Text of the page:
‘What we found was that there was a strong relationship between how many soft drinks that these inner-city kids consumed and how violent they were, not only in violence against peers but also violence in dating relationships, against siblings,’ said David Hemenway, a professor at the Harvard School of Public Health.
‘It was shocking to us when we saw how clear the relationship was,’ he told AFP in an interview.
But he stressed that only further work would confirm — or disprove — the key question whether higher consumption of sweet sodas caused violent behaviour.
The new study was based on answers to questionnaires filled out by 1,878 public-school students aged 14 to 18 in the inner Boston area, where Hemenway said crime rates were much higher than in the wealthier suburbs.
The overwhelming majority of respondents were Hispanic, African-American or mixed; few were Asian or white.
Among the questions were how much carbonated non-diet soft drink, measured in 12-ounce (355-millilitre) cans, the teens had drunk in the previous seven days.
They were also asked whether they drank alcohol or smoked, carried a weapon or showed violence towards peers, family members and partner.
What emerged, said Hemenway, was evidence of ‘dose response,’ in other words, the more soda was consumed, the likelier the tendency towards violence.
Among those who drank one or no cans of soft drink a week, 23 percent carried a gun or a knife; 15 percent perpetrated violence towards a partner; and 35 percent had been violent towards peers.
At the other end of the scale, among those who drank 14 cans a week, 43 percent carried a gun or a knife; 27 percent had been violent towards a partner; and more than 58 percent had been violent towards peers.
Overall, teens who were heavy consumers of sugary fizz were between nine and 15 percentage points likelier to show aggressive behaviour compared with low consumers, even when ethnicity and other confounding factors were taken into account.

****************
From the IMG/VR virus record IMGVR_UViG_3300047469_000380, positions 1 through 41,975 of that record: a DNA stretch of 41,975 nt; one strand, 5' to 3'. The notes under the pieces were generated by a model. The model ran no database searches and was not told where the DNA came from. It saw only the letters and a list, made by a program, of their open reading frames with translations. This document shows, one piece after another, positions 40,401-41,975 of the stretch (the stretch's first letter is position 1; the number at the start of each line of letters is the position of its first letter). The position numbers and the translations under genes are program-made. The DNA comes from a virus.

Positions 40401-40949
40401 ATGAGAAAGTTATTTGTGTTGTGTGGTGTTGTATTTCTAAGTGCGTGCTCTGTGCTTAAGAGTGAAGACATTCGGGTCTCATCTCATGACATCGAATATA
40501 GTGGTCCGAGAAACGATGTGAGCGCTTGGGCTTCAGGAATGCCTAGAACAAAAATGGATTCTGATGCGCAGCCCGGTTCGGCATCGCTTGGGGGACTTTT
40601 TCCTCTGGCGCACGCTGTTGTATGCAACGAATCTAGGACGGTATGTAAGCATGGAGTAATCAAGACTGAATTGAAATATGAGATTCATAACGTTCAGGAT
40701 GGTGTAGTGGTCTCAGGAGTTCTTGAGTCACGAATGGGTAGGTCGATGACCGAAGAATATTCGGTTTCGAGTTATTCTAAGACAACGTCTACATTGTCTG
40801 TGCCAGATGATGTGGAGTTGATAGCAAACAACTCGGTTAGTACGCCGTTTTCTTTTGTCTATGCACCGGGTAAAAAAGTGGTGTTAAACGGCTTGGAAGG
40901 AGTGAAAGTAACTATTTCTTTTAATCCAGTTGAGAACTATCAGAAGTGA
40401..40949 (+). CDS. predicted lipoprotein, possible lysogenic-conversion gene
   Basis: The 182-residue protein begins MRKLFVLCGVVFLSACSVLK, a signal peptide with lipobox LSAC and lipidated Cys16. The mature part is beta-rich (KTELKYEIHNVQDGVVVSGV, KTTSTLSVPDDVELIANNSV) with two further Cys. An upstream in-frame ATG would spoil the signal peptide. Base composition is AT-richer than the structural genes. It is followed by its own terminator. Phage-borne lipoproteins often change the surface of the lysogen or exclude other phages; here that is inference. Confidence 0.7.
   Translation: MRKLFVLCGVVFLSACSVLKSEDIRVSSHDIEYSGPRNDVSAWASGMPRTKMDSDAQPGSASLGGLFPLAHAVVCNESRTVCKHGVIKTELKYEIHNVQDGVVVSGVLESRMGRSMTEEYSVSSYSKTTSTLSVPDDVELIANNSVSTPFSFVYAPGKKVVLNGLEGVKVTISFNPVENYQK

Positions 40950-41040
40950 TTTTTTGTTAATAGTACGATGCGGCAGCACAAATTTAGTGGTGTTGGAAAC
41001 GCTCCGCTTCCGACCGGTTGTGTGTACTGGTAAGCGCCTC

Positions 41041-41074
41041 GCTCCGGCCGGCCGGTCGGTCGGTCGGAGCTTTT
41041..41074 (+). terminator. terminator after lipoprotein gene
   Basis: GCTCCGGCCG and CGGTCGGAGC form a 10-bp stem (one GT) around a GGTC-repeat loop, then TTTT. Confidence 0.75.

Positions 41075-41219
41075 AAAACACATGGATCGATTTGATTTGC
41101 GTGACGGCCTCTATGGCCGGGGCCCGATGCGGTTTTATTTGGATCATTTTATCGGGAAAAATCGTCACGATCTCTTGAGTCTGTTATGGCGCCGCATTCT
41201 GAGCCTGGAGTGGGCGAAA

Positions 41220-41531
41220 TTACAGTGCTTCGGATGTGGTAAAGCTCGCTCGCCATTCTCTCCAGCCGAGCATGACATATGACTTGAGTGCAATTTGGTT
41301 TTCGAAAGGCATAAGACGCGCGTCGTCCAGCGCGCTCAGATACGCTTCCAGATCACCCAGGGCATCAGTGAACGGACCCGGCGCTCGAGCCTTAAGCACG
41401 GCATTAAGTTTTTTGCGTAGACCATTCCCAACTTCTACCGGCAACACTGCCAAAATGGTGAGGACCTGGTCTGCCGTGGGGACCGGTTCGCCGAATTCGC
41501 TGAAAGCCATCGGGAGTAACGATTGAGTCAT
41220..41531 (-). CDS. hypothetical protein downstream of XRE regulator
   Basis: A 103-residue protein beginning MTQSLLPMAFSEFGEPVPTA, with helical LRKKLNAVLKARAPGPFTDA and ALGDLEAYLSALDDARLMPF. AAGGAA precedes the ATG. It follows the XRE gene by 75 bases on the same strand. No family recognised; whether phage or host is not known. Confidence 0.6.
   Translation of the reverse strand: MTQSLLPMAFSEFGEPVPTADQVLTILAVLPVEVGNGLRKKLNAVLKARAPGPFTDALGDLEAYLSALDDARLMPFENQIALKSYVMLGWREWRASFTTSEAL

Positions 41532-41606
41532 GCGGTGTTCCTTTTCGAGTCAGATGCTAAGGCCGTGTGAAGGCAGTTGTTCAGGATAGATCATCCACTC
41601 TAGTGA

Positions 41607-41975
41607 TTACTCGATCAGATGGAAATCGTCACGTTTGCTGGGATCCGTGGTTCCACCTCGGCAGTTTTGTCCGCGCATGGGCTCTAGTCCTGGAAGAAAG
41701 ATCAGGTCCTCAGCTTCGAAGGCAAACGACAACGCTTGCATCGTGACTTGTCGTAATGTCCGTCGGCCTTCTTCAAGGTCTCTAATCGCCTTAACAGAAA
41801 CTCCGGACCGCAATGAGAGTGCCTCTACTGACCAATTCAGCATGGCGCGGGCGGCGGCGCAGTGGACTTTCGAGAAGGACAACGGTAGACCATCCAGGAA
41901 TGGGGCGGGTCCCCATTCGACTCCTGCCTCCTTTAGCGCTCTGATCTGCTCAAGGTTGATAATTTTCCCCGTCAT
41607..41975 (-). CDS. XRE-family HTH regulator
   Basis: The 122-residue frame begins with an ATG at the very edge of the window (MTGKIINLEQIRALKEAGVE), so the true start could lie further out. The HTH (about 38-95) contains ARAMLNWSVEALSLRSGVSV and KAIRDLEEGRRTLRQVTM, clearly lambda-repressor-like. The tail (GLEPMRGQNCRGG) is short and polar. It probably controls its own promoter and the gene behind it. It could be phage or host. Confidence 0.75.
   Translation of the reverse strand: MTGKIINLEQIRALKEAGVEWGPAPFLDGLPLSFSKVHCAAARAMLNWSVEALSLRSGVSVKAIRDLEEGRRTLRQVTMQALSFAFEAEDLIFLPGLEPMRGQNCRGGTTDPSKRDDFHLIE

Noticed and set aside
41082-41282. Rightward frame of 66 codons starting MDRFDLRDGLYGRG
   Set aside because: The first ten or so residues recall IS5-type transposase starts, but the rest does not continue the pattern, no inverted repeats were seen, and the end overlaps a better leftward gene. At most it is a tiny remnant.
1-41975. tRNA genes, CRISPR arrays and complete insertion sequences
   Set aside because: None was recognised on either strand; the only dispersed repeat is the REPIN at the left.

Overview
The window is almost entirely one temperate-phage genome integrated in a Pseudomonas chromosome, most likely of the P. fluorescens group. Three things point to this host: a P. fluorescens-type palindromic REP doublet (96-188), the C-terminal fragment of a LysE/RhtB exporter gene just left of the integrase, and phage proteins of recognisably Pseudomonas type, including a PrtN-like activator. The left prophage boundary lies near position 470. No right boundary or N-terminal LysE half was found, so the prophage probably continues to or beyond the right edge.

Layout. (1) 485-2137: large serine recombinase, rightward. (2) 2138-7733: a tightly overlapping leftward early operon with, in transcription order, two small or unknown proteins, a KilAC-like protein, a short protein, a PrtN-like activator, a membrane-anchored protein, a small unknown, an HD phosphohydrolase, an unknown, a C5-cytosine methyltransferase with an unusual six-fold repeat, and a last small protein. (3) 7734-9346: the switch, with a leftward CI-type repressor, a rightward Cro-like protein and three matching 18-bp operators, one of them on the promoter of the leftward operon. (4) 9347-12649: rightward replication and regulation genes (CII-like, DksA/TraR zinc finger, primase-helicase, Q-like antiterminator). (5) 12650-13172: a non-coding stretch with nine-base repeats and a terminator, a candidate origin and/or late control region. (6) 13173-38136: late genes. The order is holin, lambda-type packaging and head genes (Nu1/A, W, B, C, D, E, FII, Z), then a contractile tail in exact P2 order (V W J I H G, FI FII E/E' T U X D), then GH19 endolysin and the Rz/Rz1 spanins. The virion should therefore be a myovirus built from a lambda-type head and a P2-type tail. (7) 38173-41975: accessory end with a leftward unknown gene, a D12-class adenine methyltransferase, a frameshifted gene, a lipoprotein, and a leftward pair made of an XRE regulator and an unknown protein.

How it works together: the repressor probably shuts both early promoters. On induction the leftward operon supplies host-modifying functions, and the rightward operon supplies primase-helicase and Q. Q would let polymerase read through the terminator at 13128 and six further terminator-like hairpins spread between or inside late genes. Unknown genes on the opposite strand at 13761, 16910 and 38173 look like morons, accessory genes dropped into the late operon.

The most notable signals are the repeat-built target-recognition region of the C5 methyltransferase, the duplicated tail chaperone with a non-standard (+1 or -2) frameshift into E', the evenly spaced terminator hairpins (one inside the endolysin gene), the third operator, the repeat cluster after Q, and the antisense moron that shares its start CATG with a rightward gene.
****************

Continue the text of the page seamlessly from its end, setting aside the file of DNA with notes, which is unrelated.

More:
This is a magnitude similar to the link found, in previously researched, with alcohol or tobacco.
Hemenway said the study had included a couple of questions aimed at taking a children’s home background into account, including whether the teen had taken a meal with his family in the previous days.
As it was only intended as a preliminary investigation, the questionnaire did not ask what kind of sodas the teens drank, he said.
‘This is one of the very first studies to examine’ the question, said Hemenway.
‘We don’t know why (there is this strong association). There may be some causal effect but it’s also certainly plausible that this is just a marker for other problems — that kids who are violent for whatever reason, they tend to smoke more, they tend to drink more alcohol and they tend to maybe drink more soft drinks. We just don’t know.
‘We want to look at it more carefully in following studies.’
The study, published in a British journal, Injury Prevention, will revive memories of the ‘Twinkie Defence,’ a US legal landmark in which a killer successfully argued that his behaviour had been swayed by eating junk food.
The defendant in this case, Dan White, had been charged with homicide. His lawyer’s successful pleading led to conviction of a lesser charge, of voluntary manslaughter.
Several studies elsewhere have established a link between very high sugar consumption and lack of social bonding or irritable and anti-social behaviour.
Some diet research has also pointed the finger at the lack of micro-nutrients as a source of aggression, but this work is still in its early stages.